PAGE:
Tuesday, March 03, 2009

The looming crisis in public employee pensions

If we ever solve the problems in the housing market and banking industry, one of the next crises that will sink governments is the problem with guaranteed generous pensions promised to public service employees. As these employees start retiring, local and state governments will face devastating expenses in paying generous pensions for their employees. The problems facing New York City in their generous pension promises to public employees demonstrate what the city will be facing.
The latest alarm bell: a Post report last week about the soaring number of retired cops - more than 10,000, by last count - under the age of 50.

That's a huge and growing share of the total number of officers on pension.

Not only are their payouts fat; these cops can be expected to collect for 40 years, on average. Where will all the money come from to pay them?

And here's the surest sign that police pension costs are unsustainable: Each year, some 2,000 officers retire - while only 1,000 or so stop getting pensions upon death.

At the FDNY, meanwhile, retirees average a whopping $85,000 a year, with 72 percent getting higher-paying disability pensions. One retiree, The Post reported, rakes in $175,000 a year.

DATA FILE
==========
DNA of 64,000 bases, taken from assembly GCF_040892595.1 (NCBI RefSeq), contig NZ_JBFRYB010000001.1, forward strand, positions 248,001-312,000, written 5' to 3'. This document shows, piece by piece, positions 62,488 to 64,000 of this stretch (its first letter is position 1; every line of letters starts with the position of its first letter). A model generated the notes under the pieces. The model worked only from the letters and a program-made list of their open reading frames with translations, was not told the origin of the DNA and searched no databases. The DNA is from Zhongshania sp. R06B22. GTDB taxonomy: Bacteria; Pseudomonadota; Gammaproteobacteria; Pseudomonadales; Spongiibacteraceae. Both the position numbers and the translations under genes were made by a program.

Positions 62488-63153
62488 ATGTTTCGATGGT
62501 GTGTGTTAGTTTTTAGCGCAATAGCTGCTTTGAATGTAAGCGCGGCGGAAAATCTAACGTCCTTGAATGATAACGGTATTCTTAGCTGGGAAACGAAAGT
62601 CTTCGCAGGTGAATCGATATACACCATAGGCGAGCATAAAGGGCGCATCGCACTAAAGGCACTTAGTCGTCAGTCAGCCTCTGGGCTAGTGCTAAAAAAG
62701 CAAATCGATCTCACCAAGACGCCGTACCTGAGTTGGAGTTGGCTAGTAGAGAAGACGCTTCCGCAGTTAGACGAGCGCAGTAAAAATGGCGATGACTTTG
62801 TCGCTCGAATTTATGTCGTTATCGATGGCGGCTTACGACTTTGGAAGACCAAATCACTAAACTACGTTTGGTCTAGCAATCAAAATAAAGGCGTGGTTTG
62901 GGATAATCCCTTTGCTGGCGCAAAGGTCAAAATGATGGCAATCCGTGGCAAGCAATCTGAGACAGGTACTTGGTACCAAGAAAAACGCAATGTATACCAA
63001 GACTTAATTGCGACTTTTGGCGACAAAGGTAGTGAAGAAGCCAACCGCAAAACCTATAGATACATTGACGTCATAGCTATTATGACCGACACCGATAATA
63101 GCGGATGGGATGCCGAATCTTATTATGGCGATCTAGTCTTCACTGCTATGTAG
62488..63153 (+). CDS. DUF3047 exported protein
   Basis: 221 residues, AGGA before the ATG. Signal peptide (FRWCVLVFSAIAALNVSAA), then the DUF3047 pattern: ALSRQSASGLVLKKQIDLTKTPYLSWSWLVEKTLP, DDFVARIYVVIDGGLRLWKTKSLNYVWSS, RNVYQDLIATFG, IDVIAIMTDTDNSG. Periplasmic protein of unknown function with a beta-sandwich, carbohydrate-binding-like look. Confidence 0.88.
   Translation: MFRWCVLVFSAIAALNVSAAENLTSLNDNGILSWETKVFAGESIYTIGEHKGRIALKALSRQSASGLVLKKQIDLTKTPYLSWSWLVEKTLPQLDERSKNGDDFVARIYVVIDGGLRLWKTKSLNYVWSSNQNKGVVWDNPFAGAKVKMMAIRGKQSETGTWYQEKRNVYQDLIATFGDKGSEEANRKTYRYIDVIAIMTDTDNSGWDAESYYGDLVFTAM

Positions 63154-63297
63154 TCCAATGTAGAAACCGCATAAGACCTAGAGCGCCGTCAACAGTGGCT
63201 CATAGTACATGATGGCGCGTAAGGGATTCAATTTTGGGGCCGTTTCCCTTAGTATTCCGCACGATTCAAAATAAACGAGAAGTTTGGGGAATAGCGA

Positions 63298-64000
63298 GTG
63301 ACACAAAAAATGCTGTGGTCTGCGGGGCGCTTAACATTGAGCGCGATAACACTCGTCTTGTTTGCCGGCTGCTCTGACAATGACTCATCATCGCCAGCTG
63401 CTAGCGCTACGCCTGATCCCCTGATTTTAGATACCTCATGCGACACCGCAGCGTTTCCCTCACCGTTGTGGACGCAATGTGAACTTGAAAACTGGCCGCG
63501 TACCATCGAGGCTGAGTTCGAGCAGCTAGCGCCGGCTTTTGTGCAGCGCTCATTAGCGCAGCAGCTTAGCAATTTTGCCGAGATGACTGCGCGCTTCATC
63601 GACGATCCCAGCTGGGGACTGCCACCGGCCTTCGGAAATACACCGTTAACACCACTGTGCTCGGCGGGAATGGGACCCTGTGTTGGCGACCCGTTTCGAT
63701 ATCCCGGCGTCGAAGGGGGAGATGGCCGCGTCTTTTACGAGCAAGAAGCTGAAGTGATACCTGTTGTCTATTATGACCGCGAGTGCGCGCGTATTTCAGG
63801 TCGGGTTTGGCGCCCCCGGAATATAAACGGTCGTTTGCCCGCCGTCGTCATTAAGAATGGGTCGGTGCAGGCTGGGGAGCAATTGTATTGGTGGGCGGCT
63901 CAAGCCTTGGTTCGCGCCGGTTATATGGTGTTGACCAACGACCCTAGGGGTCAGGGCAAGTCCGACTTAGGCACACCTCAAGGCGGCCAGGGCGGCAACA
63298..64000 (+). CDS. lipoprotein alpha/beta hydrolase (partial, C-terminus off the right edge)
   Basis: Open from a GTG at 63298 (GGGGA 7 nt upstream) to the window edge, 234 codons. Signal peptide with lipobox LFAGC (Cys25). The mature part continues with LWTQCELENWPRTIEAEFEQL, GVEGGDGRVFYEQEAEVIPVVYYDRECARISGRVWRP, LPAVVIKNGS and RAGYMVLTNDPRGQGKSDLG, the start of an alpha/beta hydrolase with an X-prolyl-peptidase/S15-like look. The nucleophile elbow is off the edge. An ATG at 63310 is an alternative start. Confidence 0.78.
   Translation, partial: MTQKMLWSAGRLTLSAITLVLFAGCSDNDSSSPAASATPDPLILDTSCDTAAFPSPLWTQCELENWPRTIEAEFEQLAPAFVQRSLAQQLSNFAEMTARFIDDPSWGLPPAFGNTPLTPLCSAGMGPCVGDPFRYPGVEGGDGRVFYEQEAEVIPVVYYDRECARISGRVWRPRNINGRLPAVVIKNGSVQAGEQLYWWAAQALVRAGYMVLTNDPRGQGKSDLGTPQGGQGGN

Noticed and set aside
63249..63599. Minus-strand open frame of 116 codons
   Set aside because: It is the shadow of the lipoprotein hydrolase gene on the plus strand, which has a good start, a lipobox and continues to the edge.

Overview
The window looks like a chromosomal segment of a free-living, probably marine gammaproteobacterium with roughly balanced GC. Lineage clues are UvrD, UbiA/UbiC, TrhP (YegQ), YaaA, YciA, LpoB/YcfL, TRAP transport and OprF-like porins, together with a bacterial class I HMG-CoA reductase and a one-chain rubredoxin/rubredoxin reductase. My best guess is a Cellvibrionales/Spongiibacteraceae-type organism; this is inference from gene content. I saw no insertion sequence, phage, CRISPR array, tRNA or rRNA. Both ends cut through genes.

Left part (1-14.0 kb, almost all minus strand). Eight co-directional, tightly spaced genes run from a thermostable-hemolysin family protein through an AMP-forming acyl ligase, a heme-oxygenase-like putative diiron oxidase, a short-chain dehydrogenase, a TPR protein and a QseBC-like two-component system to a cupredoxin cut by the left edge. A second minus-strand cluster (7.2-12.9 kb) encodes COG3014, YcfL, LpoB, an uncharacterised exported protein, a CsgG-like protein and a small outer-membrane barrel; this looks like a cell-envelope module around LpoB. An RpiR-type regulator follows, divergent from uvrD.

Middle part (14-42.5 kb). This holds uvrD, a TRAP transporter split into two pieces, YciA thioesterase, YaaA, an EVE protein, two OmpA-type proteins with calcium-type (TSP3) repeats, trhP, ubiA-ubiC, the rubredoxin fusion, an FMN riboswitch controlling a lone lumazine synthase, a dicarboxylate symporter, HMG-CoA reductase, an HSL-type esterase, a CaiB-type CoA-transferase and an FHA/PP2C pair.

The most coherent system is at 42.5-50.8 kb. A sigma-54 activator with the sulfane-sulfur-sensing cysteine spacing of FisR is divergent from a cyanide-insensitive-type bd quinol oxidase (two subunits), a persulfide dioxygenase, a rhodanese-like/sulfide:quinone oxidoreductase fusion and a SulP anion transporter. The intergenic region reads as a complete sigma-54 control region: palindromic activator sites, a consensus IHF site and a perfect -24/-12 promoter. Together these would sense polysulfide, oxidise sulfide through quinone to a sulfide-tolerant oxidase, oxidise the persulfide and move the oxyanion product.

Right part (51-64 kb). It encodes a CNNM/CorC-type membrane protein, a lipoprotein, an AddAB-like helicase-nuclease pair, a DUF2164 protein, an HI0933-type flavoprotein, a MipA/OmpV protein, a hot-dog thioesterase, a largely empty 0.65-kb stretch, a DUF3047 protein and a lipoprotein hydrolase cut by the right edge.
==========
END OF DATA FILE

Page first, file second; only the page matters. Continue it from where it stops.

And remember: All public pensions in New York are guaranteed. That is, not only are they immune to market fluctuations, but the state Constitution prohibits them from ever being diminished - at least for current staff and retirees.

What a deal: Private-sector working stiffs would kill for such terms.

But this means that state and city government must replenish pension funds, which are invested in the markets, whenever Wall Street slips.
Such generosity cannot be maintained, yet it is a political disaster for any politician to advocate trimming these pension plans. Public employees, particularly police officers and fire fighters, deserve good and guaranteed pensions. But cities and states cannot fund such generosity for so many years. It is unsustainable. Just as our national politicians have to confront the promises we can't redeem on Medicare and Social Security, these local politicians will need to take on the public service employees unions.